Prices - ICE Arabica coffee futures prices (Barchart.com symbol KC) posted the high for 2017 in January at 156.95 cents per pound on concerns about future supplies. Specifically, Conab said that Brazil's 2017/18 coffee output would fall 15% to 43.7 million bags from 51.4 million bags in 2016/17 since crops were in the lower-yielding half of their 2-year cycle. Coffee prices then trended lower the first half of 2017 and dropped to a 2-year low in June at 113.00 cents per pound as abundant supplies pushed prices lower. Data from the Green Coffee Association showed that U.S. June coffee inventories surged +17.5 yr/yr to a 23-1/2 year high of 7.295 million bags, while ICE-monitored coffee inventories climbed to a 1-1/2 year high. Also, ICE data showed October-June global coffee exports were up +5.6% yr/yr to 92.29 million bags. In addition, the Brazilian real tumbled to a 1-year low against the dollar in May, which incentivized for Brazil's coffee producers to boost more-profitable exports. Coffee prices recovered slightly in Q3 2017 as weather concerns in Brazil fueled fund short-covering due to limited precipitation in Minas Gerais, Brazil's biggest arabica bean growing region. The rally soon faded and coffee prices drifted lower into year-end. ICE-monitored coffee inventories rose to a 2-year high in December and heavy rains in Brazil in Q4 alleviated coffee crop concerns. Coffee finished 2017 down -7.9% for the year at 126.20 cents per pound.

Supply - World coffee production of green coffee in the 2017/18 marketing year (July-June) is forecasted to rise +0.1% yr/yr to 159.312 million bags (1 bag equals 60 kilograms or 132.3 pounds), slightly below the 2013/14 record high of 160.059 million bags. Coffee ending stocks in the 2017/18 marketing year are forecasted to fall -3.2% to 34.001 million bags. Brazil is forecasted to be the world's largest coffee producer by far with 52.100 million bags of production in 2017/18, which is 32.7% of total world production. Other key producers include Vietnam with 18.0% of the world's production Columbia with 9.2%, and Indonesia with 6.8%. Brazil's coffee production in 2017/18 is forecasted to fall -7.1% yr/yr to 52.100 million bags. Vietnam has become a major coffee producer in recent years, boosting its production to a record 29.833 million bags in 2013/14, up from less than a million bags in 1990.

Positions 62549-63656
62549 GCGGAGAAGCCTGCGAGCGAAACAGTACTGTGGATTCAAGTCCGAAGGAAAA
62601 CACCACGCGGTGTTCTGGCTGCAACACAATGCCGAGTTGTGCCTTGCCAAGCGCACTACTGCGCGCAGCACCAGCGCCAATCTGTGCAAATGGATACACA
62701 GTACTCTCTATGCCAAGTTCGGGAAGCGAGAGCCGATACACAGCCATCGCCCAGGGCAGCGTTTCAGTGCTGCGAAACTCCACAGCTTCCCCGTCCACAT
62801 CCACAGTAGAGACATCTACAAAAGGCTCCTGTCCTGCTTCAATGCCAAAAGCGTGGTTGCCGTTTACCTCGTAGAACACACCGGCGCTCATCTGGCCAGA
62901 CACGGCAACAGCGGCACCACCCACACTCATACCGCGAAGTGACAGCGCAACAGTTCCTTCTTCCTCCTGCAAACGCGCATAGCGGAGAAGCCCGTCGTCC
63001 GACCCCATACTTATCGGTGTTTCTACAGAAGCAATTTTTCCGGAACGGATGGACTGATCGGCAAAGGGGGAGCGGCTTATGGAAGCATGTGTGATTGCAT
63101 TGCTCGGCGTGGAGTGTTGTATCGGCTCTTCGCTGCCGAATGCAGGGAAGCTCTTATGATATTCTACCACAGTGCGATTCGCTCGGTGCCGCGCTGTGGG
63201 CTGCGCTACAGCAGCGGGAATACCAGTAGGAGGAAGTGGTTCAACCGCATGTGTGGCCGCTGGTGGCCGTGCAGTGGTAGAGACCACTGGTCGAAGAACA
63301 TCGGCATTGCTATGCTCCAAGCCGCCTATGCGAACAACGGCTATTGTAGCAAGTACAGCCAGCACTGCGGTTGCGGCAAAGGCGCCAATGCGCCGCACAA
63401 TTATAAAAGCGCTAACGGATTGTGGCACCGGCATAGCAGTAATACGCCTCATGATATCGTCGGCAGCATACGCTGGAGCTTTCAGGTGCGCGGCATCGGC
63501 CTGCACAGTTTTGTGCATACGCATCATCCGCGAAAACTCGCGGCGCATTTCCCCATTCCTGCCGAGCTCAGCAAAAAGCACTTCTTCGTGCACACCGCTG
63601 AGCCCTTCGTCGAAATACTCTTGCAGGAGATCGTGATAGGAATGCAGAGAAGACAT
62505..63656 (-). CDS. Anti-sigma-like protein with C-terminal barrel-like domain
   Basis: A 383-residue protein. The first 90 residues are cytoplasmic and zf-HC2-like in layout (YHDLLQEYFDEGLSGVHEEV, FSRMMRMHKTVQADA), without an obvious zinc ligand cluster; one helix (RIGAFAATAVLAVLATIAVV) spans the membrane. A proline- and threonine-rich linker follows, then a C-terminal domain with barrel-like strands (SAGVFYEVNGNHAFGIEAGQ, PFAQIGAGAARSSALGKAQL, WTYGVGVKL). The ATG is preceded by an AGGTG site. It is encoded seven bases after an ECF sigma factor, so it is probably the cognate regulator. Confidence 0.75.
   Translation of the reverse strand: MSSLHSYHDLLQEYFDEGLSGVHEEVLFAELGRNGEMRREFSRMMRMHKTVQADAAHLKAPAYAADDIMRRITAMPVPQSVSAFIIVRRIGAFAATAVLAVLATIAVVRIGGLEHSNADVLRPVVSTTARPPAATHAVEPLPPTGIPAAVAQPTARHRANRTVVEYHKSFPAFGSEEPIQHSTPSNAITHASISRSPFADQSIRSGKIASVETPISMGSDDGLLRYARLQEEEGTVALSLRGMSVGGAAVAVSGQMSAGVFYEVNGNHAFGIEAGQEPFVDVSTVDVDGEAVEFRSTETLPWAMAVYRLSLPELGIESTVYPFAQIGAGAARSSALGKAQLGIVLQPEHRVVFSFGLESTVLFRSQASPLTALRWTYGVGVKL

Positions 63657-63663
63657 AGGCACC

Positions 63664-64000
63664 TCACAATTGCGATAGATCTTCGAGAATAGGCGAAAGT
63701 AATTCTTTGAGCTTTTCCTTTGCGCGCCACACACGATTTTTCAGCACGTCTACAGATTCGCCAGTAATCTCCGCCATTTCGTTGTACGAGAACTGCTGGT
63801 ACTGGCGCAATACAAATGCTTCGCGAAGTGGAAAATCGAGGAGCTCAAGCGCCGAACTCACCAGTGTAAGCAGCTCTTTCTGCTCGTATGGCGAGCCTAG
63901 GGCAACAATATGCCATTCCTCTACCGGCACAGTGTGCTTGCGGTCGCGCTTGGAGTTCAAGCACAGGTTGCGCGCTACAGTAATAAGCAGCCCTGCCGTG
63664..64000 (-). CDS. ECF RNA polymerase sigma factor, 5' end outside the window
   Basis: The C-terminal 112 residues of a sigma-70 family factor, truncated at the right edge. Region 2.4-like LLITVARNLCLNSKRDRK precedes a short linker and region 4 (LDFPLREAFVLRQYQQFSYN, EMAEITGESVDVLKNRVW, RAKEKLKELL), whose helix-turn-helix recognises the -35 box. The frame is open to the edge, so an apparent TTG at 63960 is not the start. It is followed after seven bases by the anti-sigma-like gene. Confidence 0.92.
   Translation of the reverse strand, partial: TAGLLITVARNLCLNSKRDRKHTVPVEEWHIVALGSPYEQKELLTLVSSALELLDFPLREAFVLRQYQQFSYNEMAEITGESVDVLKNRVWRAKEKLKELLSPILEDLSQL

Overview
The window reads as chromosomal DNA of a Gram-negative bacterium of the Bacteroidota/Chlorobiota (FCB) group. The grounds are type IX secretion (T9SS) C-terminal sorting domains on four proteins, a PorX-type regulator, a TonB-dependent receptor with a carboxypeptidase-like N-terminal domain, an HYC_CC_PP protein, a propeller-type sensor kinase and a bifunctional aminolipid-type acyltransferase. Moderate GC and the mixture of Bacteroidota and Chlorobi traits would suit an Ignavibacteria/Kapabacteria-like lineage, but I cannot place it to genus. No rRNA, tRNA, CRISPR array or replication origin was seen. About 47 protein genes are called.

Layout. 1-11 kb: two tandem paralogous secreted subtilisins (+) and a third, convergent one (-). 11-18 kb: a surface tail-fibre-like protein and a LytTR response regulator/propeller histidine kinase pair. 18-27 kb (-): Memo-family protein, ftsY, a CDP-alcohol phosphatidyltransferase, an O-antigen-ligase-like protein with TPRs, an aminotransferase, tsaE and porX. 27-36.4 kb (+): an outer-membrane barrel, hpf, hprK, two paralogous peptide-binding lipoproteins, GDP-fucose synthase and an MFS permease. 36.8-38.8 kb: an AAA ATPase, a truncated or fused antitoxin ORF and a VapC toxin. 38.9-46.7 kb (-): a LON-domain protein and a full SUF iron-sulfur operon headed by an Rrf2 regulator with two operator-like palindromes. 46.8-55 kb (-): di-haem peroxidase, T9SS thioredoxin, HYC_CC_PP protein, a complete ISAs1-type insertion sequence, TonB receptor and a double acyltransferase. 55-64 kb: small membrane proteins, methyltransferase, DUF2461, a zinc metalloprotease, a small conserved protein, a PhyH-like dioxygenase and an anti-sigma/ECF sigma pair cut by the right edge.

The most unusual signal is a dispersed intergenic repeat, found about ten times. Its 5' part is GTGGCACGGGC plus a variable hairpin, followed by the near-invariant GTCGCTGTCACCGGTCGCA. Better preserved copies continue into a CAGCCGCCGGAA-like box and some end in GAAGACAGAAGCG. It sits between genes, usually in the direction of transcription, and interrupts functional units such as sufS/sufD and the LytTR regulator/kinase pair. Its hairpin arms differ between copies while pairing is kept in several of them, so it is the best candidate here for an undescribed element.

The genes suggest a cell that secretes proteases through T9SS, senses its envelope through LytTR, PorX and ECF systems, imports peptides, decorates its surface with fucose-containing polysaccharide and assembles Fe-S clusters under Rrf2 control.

Demand - U.S. coffee consumption in 2017 rose +1.5% to 27.921 million bags, a new record high.

Trade - World coffee exports in 2017/18 are forecasted to rise +0.2% to 130.326 million bags, down from the 2015/16 record high of 133.382. The world's largest exporters of coffee in 2017/18 are forecasted to be Brazil with 25.3% of world exports, Vietnam with 20.4%, and Columbia with 10.1%. U.S. coffee imports in 2017 rose +1.5% yr/yr to 27.92 million bags, a new record high. The key countries from which the U.S. imported coffee in 2017 were Brazil with 22.3% of U.S. imports, Columbia with 20.8%, Mexico with 4.7%, and Guatemala with 4.6%.

Information on commodities is courtesy of the CRB Yearbook, the single most comprehensive source of commodity and futures market information available. Its sources - reports from governments, private industries, and trade and industrial associations - are authoritative, and its historical scope for commodities information is second to none. The CRB Yearbook is part of the cmdty product line. Please visit cmdty for all of your commodity data needs.

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Free Softs Brochures and Reports from ICE US

ICE offers a broad range of soft commodities futures and options for the coffee, cocoa, sugar, cotton and frozen concentrated orange juice markets providing commercial market participants with effective hedging tools to manage their price exposure and provide investors the ability to take a position on the future price movement of these often volatile commodities.

ICE is home to the global benchmarks for raw and refined sugar, Arabica and Robusta coffee, as well as US and European Cocoa prices. ICE is also the exclusive global market for the benchmark Cotton No. 2 and FCOJ futures and options.

DISCLAIMER: The above information was drawn from sources believed to be reliable. Although it is believed that the information provided is accurate, no guarantee is made. ITG Futures assumes no responsibility for any errors or omissions.